Gina R. Chevallier, Esq.
A guardianship is a legal arrangement in which a guardian is appointed to take care of a person or property. It can be a complex and overwhelming process, but by understanding the role of a guardian and how to appoint one in the state of Florida, you can better navigate the process. In this article, we'll take a look at Guardianship 101 and what you need to know.
First, let's define what a guardianship is. A guardianship is a legal arrangement in which a guardian is appointed to take care of a person or property. This can include making decisions about healthcare, finances, and living arrangements for the person in need of protection. Guardianships are typically established for minors, incapacitated adults, or individuals with developmental disabilities.
In the state of Florida, a guardianship can be established in two ways: voluntary or involuntary. A voluntary guardianship is established when an individual has the capacity to sign a voluntary guardianship agreement, and they wish to have a guardian appointed. An involuntary guardianship is established when an individual lacks the capacity to sign a voluntary guardianship agreement, and the court must appoint a guardian.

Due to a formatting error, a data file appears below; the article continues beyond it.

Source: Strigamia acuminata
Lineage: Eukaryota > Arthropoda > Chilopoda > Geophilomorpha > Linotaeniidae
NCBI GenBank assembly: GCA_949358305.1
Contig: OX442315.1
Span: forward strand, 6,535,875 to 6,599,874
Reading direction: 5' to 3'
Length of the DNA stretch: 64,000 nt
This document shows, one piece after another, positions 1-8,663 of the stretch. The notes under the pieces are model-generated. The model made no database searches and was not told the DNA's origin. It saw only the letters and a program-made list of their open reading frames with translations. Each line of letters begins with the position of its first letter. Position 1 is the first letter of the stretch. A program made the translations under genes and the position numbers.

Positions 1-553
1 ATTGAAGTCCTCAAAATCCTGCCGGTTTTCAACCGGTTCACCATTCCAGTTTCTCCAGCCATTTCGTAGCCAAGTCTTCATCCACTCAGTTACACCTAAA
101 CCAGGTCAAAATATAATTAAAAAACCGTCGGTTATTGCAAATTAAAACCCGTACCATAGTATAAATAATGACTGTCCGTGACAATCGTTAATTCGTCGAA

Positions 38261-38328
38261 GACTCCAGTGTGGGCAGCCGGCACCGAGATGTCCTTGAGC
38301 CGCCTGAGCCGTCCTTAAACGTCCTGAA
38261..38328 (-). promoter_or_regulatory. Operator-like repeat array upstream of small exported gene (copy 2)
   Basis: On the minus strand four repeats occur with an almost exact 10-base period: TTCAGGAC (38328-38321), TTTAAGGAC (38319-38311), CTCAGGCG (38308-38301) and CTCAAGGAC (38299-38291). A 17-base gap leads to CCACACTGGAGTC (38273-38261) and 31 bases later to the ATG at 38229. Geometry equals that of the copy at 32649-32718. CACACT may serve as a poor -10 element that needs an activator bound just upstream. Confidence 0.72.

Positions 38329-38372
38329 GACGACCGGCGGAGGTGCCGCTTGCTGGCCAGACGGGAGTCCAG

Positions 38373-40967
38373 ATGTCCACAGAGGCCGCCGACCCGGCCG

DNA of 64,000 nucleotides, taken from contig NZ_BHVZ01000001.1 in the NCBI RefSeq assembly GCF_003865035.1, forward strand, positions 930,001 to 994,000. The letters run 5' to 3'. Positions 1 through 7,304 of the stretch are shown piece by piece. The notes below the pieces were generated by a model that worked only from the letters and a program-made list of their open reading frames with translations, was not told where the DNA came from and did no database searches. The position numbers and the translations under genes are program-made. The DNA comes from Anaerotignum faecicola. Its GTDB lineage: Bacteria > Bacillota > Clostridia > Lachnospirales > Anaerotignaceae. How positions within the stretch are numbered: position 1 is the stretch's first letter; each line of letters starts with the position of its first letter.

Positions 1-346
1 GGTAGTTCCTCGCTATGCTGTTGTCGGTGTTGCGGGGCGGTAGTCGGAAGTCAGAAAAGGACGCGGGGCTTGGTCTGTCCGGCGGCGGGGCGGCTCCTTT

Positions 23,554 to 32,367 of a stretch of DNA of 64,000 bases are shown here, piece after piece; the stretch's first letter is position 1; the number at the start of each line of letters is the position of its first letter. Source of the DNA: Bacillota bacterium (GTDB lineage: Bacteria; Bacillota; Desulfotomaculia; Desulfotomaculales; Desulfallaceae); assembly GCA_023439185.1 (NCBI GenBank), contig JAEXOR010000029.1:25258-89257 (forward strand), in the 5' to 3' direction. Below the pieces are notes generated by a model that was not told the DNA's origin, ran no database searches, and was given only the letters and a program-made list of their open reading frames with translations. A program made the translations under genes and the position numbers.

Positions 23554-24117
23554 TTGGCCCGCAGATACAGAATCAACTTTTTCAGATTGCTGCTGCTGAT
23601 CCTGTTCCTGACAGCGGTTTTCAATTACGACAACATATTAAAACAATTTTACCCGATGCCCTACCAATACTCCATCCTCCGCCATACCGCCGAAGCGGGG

The role of a guardian is to make decisions on behalf of the ward (person in need of protection) and ensure their well-being. This can include making healthcare decisions, managing finances, and ensuring that the ward has appropriate living arrangements. Guardians are also responsible for filing annual reports with the court, which includes an accounting of the ward's assets and expenses.
The process of appointing a guardian in Florida involves filing a petition with the court and providing notice to the individual in need of protection and their family. The court will then hold a hearing to determine if the appointment of a guardian is necessary.
It's important to note that Guardianship can be a complex and overwhelming process, and it is always a good idea to consult with an attorney to guide you through the process. An attorney can help you understand the process, explain your options, and represent you in court.